Dermatology: Ears

Ear disease is common in dogs, accounting for approximately 20% of all cases seen by vets. Recurring infections are often due to underlying causes such as allergies, and it is important that the owner and vet work together to reach a full diagnosis. Ear disease is more common in dogs, and certain breeds are more to developing disease. It is less common in cats and can be due to ear mites in this species.



Signs of ear disease include shaking the head, scratching at the ears, reddened and inflamed ears as well as a discharge from the ear which may have a foul odour.


The causes of ear disease are complex. Each patient may have multiple contributing causes and factors. These are grouped in to primary and secondary causes and predisposing and perpetuating factors. Primary causes directly cause the ear to be “abnormal” with inflammation. Atopic disease (environmental allergies) and food allergies are two of the most common primary causes, although other causes, such as ear mites, do occur. Secondary causes develop in an abnormal ear and include infections with yeast and bacteria. Predisposing factors make ear disease more likely and include things such as narrow ear canals or pendulous ears. Perpetuating factors prevent the ear disease from resolving and include middle ear infections and chronic inflammatory changers. It is important for vets to identify which components affect the pet, and they may need to conduct several tests and recommend multiple management techniques.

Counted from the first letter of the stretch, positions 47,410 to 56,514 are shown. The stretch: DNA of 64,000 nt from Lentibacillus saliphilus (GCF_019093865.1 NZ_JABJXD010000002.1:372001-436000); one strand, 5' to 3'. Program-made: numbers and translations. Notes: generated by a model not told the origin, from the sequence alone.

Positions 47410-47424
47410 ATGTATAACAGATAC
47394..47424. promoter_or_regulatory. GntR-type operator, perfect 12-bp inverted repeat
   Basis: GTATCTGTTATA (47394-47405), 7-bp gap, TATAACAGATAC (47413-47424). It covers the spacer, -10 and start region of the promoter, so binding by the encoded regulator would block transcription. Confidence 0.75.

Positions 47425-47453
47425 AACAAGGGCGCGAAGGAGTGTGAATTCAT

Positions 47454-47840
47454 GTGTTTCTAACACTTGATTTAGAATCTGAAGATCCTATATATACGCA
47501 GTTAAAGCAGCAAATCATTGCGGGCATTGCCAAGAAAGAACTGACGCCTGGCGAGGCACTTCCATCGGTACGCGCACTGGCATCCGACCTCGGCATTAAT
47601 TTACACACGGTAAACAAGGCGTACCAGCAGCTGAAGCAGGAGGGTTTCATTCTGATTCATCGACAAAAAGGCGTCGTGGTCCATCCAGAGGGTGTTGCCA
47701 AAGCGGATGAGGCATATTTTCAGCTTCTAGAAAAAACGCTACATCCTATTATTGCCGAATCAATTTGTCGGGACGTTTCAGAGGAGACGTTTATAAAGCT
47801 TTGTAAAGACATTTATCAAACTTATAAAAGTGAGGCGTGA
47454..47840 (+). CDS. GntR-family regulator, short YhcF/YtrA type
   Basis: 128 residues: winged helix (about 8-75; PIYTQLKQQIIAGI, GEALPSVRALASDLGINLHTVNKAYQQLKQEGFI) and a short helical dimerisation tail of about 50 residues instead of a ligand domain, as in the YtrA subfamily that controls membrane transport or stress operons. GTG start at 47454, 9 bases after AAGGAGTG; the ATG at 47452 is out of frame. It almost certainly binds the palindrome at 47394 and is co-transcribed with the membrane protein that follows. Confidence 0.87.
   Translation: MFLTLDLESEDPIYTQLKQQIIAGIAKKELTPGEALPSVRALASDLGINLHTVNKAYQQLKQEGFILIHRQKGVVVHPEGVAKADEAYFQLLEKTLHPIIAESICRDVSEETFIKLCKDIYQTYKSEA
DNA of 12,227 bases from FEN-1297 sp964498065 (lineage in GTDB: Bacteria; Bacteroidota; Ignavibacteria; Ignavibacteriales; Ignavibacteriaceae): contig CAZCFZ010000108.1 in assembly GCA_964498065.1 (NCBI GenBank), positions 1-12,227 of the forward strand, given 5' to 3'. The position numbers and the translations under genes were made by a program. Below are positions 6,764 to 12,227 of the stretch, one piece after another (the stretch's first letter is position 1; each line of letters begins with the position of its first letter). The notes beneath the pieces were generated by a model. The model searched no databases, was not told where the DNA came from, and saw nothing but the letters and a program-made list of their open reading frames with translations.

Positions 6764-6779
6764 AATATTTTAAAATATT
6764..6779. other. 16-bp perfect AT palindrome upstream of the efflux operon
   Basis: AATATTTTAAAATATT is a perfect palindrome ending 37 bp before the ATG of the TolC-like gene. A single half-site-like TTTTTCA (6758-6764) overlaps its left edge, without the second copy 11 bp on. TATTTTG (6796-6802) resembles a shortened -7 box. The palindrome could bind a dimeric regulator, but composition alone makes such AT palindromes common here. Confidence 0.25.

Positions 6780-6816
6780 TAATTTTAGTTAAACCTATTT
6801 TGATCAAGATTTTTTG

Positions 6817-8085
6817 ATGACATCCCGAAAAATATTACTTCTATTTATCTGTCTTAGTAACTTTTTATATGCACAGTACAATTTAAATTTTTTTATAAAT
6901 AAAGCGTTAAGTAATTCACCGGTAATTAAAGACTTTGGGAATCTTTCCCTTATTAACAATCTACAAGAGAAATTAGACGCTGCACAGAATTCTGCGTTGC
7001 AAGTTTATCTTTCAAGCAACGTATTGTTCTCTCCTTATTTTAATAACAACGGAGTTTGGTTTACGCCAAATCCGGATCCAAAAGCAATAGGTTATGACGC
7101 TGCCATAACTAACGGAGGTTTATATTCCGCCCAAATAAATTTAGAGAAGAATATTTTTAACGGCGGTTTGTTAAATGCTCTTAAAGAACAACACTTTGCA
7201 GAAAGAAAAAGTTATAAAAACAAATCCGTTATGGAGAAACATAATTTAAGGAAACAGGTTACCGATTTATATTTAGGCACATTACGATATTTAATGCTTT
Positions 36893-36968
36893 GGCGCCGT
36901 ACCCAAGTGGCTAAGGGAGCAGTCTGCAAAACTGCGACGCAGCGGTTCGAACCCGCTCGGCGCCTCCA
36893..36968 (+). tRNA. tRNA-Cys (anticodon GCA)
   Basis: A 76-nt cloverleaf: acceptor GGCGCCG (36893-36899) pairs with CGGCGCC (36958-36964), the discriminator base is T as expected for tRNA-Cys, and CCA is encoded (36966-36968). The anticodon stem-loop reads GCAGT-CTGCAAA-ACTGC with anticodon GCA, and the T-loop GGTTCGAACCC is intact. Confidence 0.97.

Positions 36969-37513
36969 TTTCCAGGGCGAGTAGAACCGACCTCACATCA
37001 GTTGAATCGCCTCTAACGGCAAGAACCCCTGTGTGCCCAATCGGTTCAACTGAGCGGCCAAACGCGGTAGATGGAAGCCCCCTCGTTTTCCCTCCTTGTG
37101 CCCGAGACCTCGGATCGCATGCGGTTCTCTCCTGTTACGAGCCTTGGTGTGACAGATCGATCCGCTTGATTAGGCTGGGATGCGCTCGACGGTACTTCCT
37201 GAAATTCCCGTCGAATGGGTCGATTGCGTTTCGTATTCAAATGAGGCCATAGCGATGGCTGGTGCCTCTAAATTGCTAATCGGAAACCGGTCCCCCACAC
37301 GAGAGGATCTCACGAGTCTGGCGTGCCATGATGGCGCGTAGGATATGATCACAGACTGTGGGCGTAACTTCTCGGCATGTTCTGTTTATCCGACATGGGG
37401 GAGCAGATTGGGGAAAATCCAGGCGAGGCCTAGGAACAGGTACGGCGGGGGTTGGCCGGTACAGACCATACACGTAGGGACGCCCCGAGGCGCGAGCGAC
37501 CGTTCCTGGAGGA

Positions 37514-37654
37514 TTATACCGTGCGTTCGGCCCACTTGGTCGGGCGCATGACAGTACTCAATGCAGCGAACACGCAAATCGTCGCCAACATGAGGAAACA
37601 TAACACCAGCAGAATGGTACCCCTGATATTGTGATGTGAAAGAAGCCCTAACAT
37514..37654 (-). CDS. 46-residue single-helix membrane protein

Dechra has a range of topical treatments that target the secondary infections and inflammation. It is important for owners to apply the treatments as and when directed and to return for follow up assessments.